Mortgage underwriting is also important for borrowers, especially if you're a first-time homebuyer. If your home loan is approved, that means your lender is confident you can afford to buy a house and pay off your mortgage on time. If your loan is denied, you may need to improve your finances before taking out a mortgage.

5 steps to the mortgage underwriting process

The underwriting process for home loans has five basic steps. Here's what to expect:

1. Apply for a mortgage

The first step is filling out an application online, over the phone or in person. When you apply for a mortgage, you're giving your lender permission to pull your credit, look over your financial information, order an appraisal on the home and start a title search.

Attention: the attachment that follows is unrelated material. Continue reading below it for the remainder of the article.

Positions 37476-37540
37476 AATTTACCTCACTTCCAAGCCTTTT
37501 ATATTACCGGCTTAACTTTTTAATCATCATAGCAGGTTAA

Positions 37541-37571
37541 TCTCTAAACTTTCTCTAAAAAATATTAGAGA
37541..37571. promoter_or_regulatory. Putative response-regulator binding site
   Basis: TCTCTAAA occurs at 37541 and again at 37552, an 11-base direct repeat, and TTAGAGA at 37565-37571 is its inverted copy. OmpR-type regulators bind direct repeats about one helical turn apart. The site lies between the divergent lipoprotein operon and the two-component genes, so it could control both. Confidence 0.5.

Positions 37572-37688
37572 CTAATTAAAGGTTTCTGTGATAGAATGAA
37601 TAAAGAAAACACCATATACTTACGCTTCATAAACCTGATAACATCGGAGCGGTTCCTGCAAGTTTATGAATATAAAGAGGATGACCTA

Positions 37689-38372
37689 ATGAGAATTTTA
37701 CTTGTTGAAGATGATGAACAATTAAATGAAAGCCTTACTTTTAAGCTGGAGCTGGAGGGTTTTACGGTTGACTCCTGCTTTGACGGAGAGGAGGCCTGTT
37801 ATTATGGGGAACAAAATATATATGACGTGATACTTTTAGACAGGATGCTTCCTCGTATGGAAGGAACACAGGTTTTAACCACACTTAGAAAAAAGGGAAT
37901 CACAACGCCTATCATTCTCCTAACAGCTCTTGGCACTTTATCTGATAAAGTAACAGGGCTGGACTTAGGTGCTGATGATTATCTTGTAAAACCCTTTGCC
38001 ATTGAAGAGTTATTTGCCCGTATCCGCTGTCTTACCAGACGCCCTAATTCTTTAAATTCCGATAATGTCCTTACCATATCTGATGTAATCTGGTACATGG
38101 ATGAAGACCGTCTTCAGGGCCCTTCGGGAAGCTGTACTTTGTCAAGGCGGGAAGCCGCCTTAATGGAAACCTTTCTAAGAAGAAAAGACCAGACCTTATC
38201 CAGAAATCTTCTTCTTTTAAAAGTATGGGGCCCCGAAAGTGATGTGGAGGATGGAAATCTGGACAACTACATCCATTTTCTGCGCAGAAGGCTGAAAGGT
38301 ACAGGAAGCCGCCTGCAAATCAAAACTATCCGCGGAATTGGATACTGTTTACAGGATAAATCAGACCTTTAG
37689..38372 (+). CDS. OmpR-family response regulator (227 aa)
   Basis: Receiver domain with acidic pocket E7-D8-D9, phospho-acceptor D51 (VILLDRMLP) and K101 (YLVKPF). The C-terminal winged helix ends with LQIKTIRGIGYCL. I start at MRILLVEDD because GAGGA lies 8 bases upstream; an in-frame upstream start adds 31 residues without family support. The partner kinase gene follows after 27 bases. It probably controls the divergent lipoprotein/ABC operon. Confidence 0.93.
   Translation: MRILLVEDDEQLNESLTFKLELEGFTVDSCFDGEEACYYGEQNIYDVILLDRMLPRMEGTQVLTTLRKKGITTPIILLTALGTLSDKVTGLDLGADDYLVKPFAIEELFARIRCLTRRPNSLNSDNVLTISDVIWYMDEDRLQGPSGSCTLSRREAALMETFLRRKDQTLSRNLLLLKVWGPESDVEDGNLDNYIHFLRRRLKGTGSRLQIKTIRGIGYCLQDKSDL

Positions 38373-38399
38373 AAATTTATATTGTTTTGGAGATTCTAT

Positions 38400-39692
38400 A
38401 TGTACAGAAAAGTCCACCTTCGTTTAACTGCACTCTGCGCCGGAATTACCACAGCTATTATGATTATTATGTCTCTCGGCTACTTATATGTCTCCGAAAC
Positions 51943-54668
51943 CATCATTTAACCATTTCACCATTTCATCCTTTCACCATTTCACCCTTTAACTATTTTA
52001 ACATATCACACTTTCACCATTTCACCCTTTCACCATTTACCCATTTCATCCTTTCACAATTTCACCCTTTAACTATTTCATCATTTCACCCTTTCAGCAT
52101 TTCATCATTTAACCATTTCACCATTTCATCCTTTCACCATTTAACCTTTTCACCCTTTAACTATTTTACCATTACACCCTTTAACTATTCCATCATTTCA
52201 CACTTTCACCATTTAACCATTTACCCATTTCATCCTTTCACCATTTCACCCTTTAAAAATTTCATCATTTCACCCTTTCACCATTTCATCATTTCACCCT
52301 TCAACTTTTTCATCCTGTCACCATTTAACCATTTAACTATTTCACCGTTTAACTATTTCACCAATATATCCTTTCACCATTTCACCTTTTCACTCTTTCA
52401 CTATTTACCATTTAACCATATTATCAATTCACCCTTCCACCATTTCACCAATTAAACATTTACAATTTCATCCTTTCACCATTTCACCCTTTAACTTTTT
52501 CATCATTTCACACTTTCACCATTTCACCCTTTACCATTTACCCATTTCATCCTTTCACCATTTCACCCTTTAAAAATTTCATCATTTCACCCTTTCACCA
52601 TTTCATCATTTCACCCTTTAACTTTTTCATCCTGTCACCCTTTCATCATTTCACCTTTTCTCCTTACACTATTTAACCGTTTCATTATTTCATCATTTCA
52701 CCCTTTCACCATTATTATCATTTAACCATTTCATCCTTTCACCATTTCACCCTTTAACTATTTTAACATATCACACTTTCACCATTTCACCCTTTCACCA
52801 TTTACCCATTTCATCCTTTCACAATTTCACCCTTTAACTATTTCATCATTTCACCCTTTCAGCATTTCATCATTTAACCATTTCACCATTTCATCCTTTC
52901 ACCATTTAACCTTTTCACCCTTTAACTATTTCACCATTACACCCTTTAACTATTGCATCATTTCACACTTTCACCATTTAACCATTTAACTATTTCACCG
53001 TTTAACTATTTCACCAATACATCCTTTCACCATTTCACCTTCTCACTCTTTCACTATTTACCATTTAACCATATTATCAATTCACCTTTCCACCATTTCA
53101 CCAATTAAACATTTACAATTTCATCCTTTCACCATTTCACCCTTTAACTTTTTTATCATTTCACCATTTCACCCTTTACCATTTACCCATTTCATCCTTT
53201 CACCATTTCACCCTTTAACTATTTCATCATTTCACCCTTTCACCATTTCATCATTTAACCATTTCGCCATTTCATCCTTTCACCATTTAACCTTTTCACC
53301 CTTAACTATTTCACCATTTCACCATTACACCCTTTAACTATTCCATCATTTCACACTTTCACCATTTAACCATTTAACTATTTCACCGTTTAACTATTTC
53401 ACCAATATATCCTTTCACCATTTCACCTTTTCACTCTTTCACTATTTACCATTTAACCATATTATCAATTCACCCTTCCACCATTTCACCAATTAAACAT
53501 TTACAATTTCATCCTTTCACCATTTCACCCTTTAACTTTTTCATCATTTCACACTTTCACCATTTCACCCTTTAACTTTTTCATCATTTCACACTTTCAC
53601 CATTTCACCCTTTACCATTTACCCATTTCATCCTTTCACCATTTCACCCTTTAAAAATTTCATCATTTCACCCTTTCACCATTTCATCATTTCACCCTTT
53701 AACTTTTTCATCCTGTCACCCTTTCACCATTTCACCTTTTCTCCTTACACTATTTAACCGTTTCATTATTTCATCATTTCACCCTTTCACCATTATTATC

2. Provide proof of your income, assets and debts

When you fill out a mortgage application, you need to provide your income, assets and debts. Most lenders also ask for documents to verify this information such as W-2s, paystubs and bank statements.

Sometimes, your lender will ask for these documents when you submit your application. Other times, they may call you to get more documents during the underwriting process.

3. Assist with the appraisal

Once the seller accepts your offer to buy their home, your lender orders an appraisal. The appraisal confirms the market value of the home and verifies that the property is in a safe and livable condition.

To get the appraisal process started, you have to give your lender a copy of your purchase agreement. Your lender will contact the seller or their real estate agent to schedule the appraisal.

In most cases, the buyer pays for the appraisal, which is often included in the closing costs. The cost varies by the location and size of the property.

4. Wait for the title search